Theorizing Modernities article

Zionism and the Politics of Domination: On Protest, Liberty, and the Status Quo

A young man is taking into police custody following during a protest against a parade in Jerusalem on “the Day of Unification” during which anti-Arab slogans were chanted by marchers. Via Flickr User Tal King. CC BY-NC 2.0.

The history of human civilization is a history of domination. Perhaps it began with Cain and Abel, or maybe the serpent and Eve, but in any case, it has continued ever since. Human conflict is almost always rooted in the struggle of those who are dominated against their domination, and then against those who are against domination. To be dominated is not only to be without rights, or to be denied goods and services; it is to live under domination and to be robbed of dignity. It is an erasure of selfhood and self-worth. This underlies the argument in Vincent Lloyd’s excellent new book Black Dignity: The Struggle Against Domination. Lloyd lays out the way Blackness and anti-Blackness in America, from Civil Rights to Black Nationalism, from Afropessimism to Black Optimism, all constitute a struggle to achieve dignity where dignity is denied—and for Black people in America dignity is always denied, even when a Black man becomes president.

Dignity and Respectability

At the outset, Lloyd draws an important distinction between dignity and respectability. “Respectability,” he argues, “is the illusion of dignity.” “Ordinary language often treats ‘dignity’ and ‘respectability’ as interchangeable, yet from the movement perspective, dignity is laudable, respectability indictable. The latter connotes an attempt to perform for a white audience, fulfilling white fantasies of how ‘good’ Black people look and act” (5). Lloyd brings an example of the unconscious way that Joe Biden, as a vice presidential candidate, defined his soon-to-be boss, a Black man, as “clean and articulate” (5). That is, respectable (from the White man’s gaze). That is not dignity. Liberalism, Lloyd argues, and I agree, does not really grant Black people dignity, even as it may aspire to grant them respectability, and even equality. This is why Martin Luther King Jr. was so suspicious of White liberals whose “love of Blacks” may have been, even inadvertently, a “false love.” Lloyd writes, “The love that some of those subject to domination purport to have for the things most associated with their own domination may also prove a false love” (64). One can love those one dominates, but such love does not grant dignity, it rather controls access to society. This is because dignity is a revolutionary struggle against domination, and thus against society, which is why Lloyd provocatively claims that Black Lives Matter (or BLM) does not emerge from multiculturalism but is a rejection of it. As Lloyd sees it, “multiculturalism arose out of a desire to institutionalize—and, consciously or not, contain and control—struggles for racial justice…it is about managing diversity by reducing political claims about domination to claims about the need to recognize and celebrate diverse cultures” (18). It can be likened to the term “civilized,” which Jewish Studies scholar Harry Wolfson noted is not to be legitimized as much as to be “Christianized.”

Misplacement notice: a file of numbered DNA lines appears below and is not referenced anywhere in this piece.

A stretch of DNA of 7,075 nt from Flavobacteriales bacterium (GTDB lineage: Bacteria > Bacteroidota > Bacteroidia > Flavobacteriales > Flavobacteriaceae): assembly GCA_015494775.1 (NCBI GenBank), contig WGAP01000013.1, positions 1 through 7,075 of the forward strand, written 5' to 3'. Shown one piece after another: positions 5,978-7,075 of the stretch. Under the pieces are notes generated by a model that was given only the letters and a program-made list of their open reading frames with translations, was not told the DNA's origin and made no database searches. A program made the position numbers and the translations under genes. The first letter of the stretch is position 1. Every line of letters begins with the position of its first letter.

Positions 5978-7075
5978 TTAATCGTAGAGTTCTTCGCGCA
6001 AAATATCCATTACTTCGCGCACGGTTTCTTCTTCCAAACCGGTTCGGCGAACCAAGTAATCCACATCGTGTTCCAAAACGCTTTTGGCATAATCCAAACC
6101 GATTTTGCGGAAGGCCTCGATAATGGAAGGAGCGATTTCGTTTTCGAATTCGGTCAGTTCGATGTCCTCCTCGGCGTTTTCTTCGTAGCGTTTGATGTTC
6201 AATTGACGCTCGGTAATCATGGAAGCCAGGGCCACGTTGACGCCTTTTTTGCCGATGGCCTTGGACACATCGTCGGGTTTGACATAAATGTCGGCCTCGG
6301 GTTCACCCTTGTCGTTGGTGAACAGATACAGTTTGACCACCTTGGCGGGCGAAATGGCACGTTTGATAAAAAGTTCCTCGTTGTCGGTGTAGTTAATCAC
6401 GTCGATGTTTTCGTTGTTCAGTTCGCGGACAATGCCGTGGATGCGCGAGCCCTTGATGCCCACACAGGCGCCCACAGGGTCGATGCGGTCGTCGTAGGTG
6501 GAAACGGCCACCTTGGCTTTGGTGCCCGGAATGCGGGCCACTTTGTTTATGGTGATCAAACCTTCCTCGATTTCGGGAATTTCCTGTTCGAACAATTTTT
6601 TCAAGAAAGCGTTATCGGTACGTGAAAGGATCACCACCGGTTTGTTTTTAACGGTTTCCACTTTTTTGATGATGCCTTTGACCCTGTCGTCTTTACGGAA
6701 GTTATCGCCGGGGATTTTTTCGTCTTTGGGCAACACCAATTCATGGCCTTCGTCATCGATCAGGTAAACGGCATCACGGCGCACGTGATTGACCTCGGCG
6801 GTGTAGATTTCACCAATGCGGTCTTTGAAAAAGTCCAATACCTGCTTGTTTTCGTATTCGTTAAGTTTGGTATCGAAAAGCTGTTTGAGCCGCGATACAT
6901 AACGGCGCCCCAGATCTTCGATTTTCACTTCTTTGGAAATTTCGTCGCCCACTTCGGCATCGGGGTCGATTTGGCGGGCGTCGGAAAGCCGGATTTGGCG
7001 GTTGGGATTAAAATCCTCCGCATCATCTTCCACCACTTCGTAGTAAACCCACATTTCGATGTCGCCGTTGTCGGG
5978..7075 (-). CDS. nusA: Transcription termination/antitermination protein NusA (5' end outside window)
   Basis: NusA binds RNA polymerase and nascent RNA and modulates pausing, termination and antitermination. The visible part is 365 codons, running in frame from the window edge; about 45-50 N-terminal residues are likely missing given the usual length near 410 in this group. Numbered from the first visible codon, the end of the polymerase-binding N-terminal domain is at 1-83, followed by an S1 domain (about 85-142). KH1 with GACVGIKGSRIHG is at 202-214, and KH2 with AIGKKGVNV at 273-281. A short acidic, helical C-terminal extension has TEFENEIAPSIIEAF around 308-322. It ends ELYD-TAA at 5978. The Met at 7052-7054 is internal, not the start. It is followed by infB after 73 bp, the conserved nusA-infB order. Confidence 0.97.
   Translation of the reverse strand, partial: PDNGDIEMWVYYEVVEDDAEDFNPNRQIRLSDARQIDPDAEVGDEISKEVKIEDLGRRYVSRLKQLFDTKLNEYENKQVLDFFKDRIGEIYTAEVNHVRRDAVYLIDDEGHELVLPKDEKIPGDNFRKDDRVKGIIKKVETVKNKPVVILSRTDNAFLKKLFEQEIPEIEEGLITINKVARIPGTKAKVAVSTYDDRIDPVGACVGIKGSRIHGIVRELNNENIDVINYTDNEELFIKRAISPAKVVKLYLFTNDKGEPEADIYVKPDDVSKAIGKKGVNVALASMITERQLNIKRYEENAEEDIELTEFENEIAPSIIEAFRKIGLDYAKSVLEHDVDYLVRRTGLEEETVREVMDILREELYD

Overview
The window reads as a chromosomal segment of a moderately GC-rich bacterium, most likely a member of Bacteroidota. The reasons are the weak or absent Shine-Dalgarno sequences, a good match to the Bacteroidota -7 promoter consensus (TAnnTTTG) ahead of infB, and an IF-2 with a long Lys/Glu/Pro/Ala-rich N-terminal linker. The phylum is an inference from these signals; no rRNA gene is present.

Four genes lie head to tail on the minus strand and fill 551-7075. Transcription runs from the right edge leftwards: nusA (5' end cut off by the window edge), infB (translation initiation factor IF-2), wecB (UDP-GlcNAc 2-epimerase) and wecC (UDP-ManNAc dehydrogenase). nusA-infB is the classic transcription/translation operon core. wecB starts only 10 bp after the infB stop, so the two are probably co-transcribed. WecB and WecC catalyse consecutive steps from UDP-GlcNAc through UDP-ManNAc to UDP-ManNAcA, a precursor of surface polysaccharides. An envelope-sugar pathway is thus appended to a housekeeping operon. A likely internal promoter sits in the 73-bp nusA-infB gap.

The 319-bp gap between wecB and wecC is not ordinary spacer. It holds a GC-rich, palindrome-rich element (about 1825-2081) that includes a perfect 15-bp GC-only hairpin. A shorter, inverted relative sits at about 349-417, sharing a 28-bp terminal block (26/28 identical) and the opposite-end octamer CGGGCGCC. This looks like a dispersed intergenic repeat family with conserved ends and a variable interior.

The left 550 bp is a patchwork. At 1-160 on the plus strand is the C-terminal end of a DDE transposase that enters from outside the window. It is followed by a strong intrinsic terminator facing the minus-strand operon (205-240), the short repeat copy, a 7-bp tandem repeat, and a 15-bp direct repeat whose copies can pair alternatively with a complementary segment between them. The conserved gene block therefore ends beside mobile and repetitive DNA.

Black Dignity, Domination, and Zionism

Reading Black Dignity I kept coming back to the question of Zionism and Israel/Palestine, which is a very different conflict. It is one that also revolves around, as most conflicts do, domination. Zionism arguably began as a movement against domination: the domination of Jews in Europe who no longer wanted to live under the aegis of a White Christian society that dominated them, often brutally. Zionism was one answer to the “Jewish Question,”—as Theodore Herzl famously wrote in his 1897 essay “The Jewish Question”—which on one reading is a question of perennial domination, the plight of the unassimilable other. In Anthropology from a Pragmatic Point of View, Immanuel Kant referred to the unassimilable Jews as “the Palestinians among us” (100). So, Zionism was, on this reading, a revolt against European Christian domination. And by escaping the “Jewish Question” they created the “Arab Question,” and many early Zionists knew that when they coined the term “the Arab Question.” That is, by becoming liberated from domination, they became dominators. Was this inevitable? My answer is an equivocal yes, except among very few such as Martin Buber and Hannah Arendt, as well as others such as Hayyim ben Kiki (1889-1936), who understood the dangers of domination, and warned Zionist leaders against it, to no avail.

Having said that, the early Zionists in Palestine were the distinct minority, and domination is often, but not always, the privilege of the majority (the classic counter example being South Africa and colonialism more generally). And yes, as Jonathan Graubart notes in his new book Jewish Self-Determination beyond Zionism, “long before the Biltmore declaration (1942) or even the Peel Commission (1936), the Zionist movement had declared and implemented a set of policies aimed to bring Jewish predominance and diminish the status of the majority indigenous population…. The leaders’ primary concern was Jewish predominance, not a shared space with Palestinians” (21). Domination which required a demographic project of becoming a majority through settler colonial mechanisms, and not equal co-existence, may not have been operational in pre-state Mandate Palestine but it was arguably aspirational, as Alon Confino recently argued in his essay “The Nakba and the Zionist Dream of an Ethnonational State.” Dominance needn’t be violent, in many cases it is institutional and structural, it is the way a population with power treats a population under its power. And yet, as Lloyd riffs on Lauryn Hill’s 2012 song “Black Rage,” “at its heart [domination] is about violence to souls, about making a human believe she is actually less than human, about making domination seem right and natural” (40). In the language of Afropessimism, borrowing a term from sociologist Orlando Peterson, it is about “social death.”